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What to Expect (so far) in the 2020 Presidential Election

By: Carson Leifer

Although more than a year and a half away, the 2020 Presidential Election is already generating a lot of attention. More than a dozen Democrats have already launched their campaigns, trying to gain recognition in a field full of diverse experiences and backgrounds. The election will take place on Tuesday, November 3rd, 2020, and many hopefuls are already lined up. President Donald Trump is running for reelection to a second term, and he has been campaigning ever since taking office on January 20th, 2017.

Although incumbent presidents rarely face serious primary challenges, a small number of Republicans who oppose President Trump are seriously discussing a possible run for the GOP nomination in 2020 against Trump. Every sitting president has won his party’s nomination since 1884, but some anti-Trump Republicans are willing to challenge him. Former Massachusetts Governor Bill Weld has formed an exploratory committee and is likely to enter the race soon. Originally from Smithtown, New York, Weld served as governor of Massachusetts from 1991 until 1997. He was also the Libertarian Party’s vice presidential candidate in 2016. Other notable Republicans considering a primary challenge to President Trump include Maryland Governor Larry Hogan and former Ohio governor John Kasich, who previously ran for the Republican nomination in 2016.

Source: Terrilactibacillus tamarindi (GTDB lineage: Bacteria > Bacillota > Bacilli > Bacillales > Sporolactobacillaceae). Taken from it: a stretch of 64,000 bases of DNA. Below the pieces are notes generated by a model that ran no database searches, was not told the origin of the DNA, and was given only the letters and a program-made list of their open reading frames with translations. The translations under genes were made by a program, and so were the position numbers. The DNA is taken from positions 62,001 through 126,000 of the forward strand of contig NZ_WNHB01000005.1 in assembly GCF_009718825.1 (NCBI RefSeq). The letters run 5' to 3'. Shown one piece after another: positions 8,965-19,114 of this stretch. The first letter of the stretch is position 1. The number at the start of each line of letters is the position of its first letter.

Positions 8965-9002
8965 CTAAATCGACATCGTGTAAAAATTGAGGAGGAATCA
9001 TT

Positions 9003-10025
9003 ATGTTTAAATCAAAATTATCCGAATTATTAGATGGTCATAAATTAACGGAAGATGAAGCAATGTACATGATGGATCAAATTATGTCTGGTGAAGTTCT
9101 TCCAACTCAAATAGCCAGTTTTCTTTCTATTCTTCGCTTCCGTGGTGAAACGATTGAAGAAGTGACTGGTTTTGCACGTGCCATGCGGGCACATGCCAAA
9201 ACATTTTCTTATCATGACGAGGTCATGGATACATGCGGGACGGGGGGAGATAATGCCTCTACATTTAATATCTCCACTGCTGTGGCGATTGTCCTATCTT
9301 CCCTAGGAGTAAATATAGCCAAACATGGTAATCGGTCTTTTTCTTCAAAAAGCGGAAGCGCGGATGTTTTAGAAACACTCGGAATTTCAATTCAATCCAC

The biggest political threat to Donald Trump has yet to officially enter the race. Joe Biden, the former Vice President of the United States, has been seen as the most qualified and likable candidate to challenge President Trump. Currently 76-years-old, he would be the oldest president in US history if elected. He is expected to officially announce his candidacy within the next month. Prior to serving as Barack Obama’s vice president from 2009 to 2017, Biden was a US Senator from Delaware since 1973. He previously ran for the Democratic presidential nomination in 1988 and 2008, failing both times to gain a large following. A 2020 run could be different for Joe Biden as he now has a large national profile and a very big political base. He decided not to run for president in 2016 due to the death of his son, Beau, in 2015 to brain cancer. Although not an official candidate yet, Biden still leads all major polls for the Democratic nomination. He is a political moderate but has been a member of the Democratic Party since 1969.

The current Democratic frontrunner is Senator Bernie Sanders of Vermont. A registered independent, Sanders previously made a White House run in 2016, losing in a surprisingly close race for the Democratic nomination against Hillary Clinton, who went on to lose the general election. A self-proclaimed “democratic socialist,” Bernie Sanders has been credited with moving the Democratic Party to the left and causing them to adopt more socialist policies, including Medicare-For-All, which has been criticized by Republicans and moderate Democrats as too expensive and impractical, as well as tuition-free college. He also wants to increase taxes on wealthier Americans, despite the fact that he is a millionaire himself. At 77 years old, he would be the oldest president in history if elected. Although he is an independent, he is running for the Democratic nomination and votes with Democrats in the Senate, of which he has been a member since 2007.